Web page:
More on Peer Review 2.0

February 17, 2012

What follows is an extended comment on the proposal of pre-print peer review by Sabine Hossenfelder.

She suggests, inter alia, that the authors pay a submission fee for each paper and the referees get awards for their reports. But is the fees-related part of the proposal necessary at all? Perhaps the universities could donate some funds (as they already do for the arXiv) to get the thing going, and major professional societies (APS, AMS, etc.) could chime in too (and the authors can donate on a  purely voluntary basis). To replace the awards for refereeing and the author fees one could use some kind of “points” (pretty much like the reputation points on the stackexchange sites): submission of the first paper is free, and the next ones are “paid” by the points obtained from refereeing. There could be some points gained for any report and extra points if the author(s) like the report (and express this by marking it as “favorite”).

UPDATE: another interesting and very detailed proposal on an alternative peer review model is Open Peer Review by a Selected-Papers Network by Chris Lee.

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How to Write a Really Good Research Paper

April 29, 2009

Here are the slides and the video of a nice talk by Simon Peyton Jones with some general advice on the subject.

Some excellent advice on writing (primarily for mathematicians) can be found at the blog of Terence Tao;  see also  this post at the blog of Daniel Lemire for some important (especially for beginners) technicalities, and Six Rules for Rewriting by Michael Nielsen. More writing tips can be found here.

Some tips on avoiding the writer’s block can be found here at the Tomorrow’s Professor blog. Another possibly helpful trick is the writing microschedule by Gina Hiatt.

Having right coauthors can greatly improve the quality of your paper; for interesting discussions on scientific collaboration go here, here and here (these three posts deal with collaboration in mathematics but can be of interest for other scientists too) at the Secret Blogging Seminar, here and here at the blog of Michael Nielsen; see also this post at the Backreaction blog, and this article by Richard Reis.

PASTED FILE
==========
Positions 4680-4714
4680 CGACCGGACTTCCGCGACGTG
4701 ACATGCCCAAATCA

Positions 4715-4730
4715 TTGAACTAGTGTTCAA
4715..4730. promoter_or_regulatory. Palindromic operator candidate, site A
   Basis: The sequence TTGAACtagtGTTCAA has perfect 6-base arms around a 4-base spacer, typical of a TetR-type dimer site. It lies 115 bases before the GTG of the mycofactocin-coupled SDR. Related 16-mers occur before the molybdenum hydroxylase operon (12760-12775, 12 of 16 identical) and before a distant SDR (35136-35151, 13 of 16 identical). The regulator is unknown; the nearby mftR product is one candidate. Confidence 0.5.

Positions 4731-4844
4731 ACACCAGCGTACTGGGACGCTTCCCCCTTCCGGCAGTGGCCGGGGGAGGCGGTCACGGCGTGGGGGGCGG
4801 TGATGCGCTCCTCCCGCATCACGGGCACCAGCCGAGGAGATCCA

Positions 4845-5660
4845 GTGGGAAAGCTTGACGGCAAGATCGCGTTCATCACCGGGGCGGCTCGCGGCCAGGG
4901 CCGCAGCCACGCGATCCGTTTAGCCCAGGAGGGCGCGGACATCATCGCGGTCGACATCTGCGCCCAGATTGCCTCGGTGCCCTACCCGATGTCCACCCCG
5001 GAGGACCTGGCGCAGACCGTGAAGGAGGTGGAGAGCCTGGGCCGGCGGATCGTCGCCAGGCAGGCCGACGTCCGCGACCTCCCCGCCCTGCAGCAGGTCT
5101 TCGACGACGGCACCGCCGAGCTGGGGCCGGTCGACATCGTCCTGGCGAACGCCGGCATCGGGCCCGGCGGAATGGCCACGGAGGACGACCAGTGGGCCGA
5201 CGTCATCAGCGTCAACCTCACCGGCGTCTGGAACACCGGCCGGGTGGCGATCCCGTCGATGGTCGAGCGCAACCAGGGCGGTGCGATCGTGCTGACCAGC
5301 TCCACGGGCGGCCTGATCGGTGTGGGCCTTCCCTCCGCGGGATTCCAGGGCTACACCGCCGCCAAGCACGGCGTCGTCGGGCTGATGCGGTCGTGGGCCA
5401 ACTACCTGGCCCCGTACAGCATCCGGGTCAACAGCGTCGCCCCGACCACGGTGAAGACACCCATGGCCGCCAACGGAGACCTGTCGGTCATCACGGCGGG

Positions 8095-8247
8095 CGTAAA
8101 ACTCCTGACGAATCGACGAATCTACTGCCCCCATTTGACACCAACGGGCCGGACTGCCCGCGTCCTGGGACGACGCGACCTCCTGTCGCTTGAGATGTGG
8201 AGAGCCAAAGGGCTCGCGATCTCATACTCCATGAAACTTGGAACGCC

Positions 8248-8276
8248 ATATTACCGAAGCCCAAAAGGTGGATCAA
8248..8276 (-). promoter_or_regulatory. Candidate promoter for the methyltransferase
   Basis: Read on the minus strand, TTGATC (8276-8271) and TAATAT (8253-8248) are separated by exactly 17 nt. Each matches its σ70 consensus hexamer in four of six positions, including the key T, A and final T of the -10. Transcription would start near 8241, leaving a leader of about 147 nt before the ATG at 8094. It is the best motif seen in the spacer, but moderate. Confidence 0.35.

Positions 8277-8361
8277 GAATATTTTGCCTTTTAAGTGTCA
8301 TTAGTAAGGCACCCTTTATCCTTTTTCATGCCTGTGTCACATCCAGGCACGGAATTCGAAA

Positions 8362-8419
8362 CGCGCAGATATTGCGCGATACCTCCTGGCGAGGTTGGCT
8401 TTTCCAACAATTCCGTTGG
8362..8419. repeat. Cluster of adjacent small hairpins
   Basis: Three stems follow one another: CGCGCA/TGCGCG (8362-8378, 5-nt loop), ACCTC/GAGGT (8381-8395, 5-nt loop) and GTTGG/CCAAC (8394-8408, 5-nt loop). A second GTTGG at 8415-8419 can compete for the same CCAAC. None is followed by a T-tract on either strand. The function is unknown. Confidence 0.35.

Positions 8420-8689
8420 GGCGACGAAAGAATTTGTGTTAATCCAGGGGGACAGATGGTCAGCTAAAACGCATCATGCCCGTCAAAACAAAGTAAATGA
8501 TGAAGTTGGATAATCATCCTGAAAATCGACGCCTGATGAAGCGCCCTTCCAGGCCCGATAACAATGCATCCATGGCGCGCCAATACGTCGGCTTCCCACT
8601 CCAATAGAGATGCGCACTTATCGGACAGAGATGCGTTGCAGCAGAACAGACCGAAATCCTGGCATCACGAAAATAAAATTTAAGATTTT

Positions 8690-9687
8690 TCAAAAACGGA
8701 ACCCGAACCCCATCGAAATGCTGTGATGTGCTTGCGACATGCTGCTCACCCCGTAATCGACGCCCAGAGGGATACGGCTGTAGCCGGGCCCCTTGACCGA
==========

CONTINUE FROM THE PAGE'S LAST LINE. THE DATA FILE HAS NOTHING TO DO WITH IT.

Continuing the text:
Mathematicians can also make use of the classical text How to write mathematics by Paul R. Halmos. Another potentially very promising tool for mathematicians is Tricki (the wiki of  math tricks and techniques) whose aims and scope are discussed at the blogs of the Fields medalists Tim Gowers and Terence Tao, see e.g. here and here.

Update: some advice on dealing with the paper rejection can be found here.

Update 2: A very interesting story on turning potential competitors into collaborators is discussed here, here, here and here.  See also these two posts and these two discussions on the caveats of peer review and possible danger of scooping (with focus on the life sciences and physics), and this post on the catch 22 of publishing in the top journals.

Update 3: Google has recently produced a demo for a new online collaboration tool, Google Wave; see the post of Terence Tao for more details and a broader discussion of various collaboration tools at the Secret Blogging Seminar.

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How to Maximize Citations

March 23, 2009

I have just found some great advice on how to boost your citation count, i.e., get more citations for your publications (which may, as you well know, increase your visibility in the science world and your chances of getting tenure) . An interesting discussion of the so-called Matthew effect in science (to start, see the classical papers by Robert K. Merton here, here, and here) and its influence on the citation patterns can be found here.

Update: I also found some interesting tips on how to get your papers cited here and here.

As for the general advice on writing research papers, see excellent writing tips from the blog of Terence Tao.

Update 2: making your work available online (e.g. at the arXiv; see this post of Terence Tao for further details) can significantly increase its chances to be cited (but be careful with the copyright issues when making available the work you have already published).

Update 3: Also, quite obviously, publishing your paper in a high-impact journal may increase its chances of getting cited. But submitting your papers to the journals perceived as prestigious has plenty of caveats — see e.g. this post by Terence Tao and this post by Massimo.

Update 4: see this post about the citation trading at ectropy.info

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Ten simple rules: career advice from P.E. Bourne et al.

March 16, 2009

Ten Simple Rules for

The above articles are also available as a single collection (which however does not seem to include the correction mentioned above).

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How to Write Grant Proposals

March 10, 2009

Here are several helpful links I found:

Update: I just found a nice post on the subject by Daniel Lemire.

Update 2: a post by the Professor-Like Substance on the broader impact part of grant applications, and the post (actually, a series of posts) by PhysioProf about the NIH R01 grants.

Update 3: see this post at the Survival Blog for Scientists, this post at the Blue Lab Coats and this post at the Expbook.

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